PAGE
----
Mocktails get a bad wrap — for good reason.
If you order a mocktail at your average pub, you might get something sickly sweet — and expensive too.
But it’s possible to create something “a little bit more sophisticated,” says Nat Battaglia, who runs a site dedicated to mocktail recipes.
She recommends using fresh ingredients and says it can help if you’re not trying to replicate existing cocktails.
Bonus: You won’t have to shell out for non-alcoholic spirits, which can be pricey and limit you to a particular type of drink.
What ingredients work best?
Nat recommends using whatever fresh fruit is in season — or on special at the supermarket.
She tends to avoid blenders in her recipes unless absolutely necessary, as it adds an extra step in mixing a drink and washing up.
Instead, she says you can just muddle your fruit in a cocktail shaker, or even in the glass itself.
Mixers other than soft drink and juice
Adding something sparkling can make a non-alcoholic drink feel a bit more special.
Nat suggests soda or tonic water, or non-alcoholic sparkling wine sold at the supermarket.
Another favourite base is kombucha, or if you don’t like fizz, coconut water is another great option.
Tea can also be an inexpensive mocktail addition.
Nat uses peppermint tea for a “fresh minty hit” or berry tea for something sweeter.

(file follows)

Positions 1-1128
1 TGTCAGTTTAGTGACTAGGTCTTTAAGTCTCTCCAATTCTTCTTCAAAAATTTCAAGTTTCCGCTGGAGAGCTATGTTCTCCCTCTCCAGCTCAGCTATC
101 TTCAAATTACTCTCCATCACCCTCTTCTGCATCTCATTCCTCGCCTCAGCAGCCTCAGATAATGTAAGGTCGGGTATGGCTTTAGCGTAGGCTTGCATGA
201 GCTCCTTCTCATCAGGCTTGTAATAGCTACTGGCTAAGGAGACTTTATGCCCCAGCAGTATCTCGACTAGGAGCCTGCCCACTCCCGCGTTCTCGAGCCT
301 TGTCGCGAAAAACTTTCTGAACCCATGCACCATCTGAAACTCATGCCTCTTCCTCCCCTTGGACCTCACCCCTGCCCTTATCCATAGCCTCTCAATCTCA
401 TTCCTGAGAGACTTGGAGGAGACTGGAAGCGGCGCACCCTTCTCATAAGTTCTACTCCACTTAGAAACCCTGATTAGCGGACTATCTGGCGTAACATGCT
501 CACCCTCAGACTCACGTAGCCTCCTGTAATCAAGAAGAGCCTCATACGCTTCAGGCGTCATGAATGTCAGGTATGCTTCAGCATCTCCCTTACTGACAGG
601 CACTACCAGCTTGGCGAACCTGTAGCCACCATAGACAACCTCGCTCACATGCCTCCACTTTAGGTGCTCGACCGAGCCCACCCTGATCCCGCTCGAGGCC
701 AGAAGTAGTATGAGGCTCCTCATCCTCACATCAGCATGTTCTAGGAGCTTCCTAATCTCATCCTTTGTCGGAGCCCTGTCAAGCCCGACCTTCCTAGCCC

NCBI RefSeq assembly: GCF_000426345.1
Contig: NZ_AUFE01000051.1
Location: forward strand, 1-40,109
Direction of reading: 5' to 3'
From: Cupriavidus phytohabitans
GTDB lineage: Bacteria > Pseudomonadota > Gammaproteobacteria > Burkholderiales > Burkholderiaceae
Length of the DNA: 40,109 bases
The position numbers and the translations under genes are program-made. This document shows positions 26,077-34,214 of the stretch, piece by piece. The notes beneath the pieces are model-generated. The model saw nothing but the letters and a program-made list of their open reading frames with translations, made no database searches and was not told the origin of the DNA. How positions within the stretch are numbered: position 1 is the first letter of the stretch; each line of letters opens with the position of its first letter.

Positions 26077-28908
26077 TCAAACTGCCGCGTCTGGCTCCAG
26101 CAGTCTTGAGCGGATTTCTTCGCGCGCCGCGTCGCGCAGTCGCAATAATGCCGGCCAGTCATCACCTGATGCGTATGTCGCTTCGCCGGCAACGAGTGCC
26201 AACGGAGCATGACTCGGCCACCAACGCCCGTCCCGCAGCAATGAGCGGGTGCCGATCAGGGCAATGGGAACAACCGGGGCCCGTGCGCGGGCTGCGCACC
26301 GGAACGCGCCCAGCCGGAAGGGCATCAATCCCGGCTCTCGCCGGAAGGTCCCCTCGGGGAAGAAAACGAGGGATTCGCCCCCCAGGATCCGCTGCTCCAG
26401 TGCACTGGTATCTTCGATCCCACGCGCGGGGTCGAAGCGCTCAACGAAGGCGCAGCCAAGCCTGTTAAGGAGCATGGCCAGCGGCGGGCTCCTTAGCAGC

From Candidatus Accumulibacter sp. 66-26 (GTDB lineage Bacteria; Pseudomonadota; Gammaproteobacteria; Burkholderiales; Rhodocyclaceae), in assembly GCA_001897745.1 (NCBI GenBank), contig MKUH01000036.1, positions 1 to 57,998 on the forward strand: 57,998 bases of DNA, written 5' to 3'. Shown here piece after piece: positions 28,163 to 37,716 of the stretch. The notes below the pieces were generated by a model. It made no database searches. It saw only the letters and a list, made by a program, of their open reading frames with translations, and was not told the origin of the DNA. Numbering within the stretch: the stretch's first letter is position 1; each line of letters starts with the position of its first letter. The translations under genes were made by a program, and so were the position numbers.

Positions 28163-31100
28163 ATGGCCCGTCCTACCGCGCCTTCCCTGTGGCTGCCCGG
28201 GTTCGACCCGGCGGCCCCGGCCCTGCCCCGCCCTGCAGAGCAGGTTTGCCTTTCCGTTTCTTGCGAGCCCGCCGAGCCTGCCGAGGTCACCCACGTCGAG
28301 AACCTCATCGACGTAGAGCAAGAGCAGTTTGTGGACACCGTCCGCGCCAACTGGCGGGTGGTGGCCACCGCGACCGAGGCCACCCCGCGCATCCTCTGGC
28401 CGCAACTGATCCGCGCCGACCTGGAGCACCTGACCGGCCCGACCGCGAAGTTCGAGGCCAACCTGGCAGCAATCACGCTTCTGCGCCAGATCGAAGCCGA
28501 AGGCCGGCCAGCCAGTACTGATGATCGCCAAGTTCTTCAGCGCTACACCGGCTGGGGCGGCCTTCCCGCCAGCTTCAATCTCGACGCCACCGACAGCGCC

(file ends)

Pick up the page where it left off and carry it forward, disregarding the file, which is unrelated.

You can just brew a cup to packet instructions, chill it in the fridge, and then combine it with your other ingredients.
Something with zing
If you want your mocktail to have a bit more depth than your average fruit punch, Nat says you’ll need to get creative.
Some of her go-tos include bitters, and vinegars such as apple cider or even balsamic.
“It just replaces that zing you would normally get from the alcohol … it offers that little bit of balance and extra flavour,” Nat says.
To find the heat you’d normally get from alcohol, she says adding grated ginger works well, especially in a virgin mojito.
Adding extra sweetness
Ripe fruit will be naturally sweet and, if you’re topping up your drink with something like coconut water, you might not need to add any extra.
But if your drink needs a bit of sweetness, Nat often uses monk-fruit sweetener, which derives from the South Asian monk fruit. It’s a natural “intense sweetener”, meaning it’s much sweeter than sugar, and can be used in smaller amounts.
Maple syrup and honey are other options.
Time to get mixing – equipment and presentation
You don’t need a fancy cocktail set to make drinks at home.
Nat says you can use a jar or anything with a tight lid in lieu of a shaker.
If you don’t have a muddler, the end of a wooden spoon or similar will work a treat.
Nat’s a “huge garnish person,” and says a lime round can go a long way.
You can also have fun with salt and sugar rims or adding a few sprigs of mint or basil leaves which look and smell great.
She says investing in some nice glasses will also go a long way.
“Some of us just love throwing everything in a plastic tumbler and hoping for the best,” Nat says.
“But I just love fancy glassware – I swear it makes the drink taste better.”
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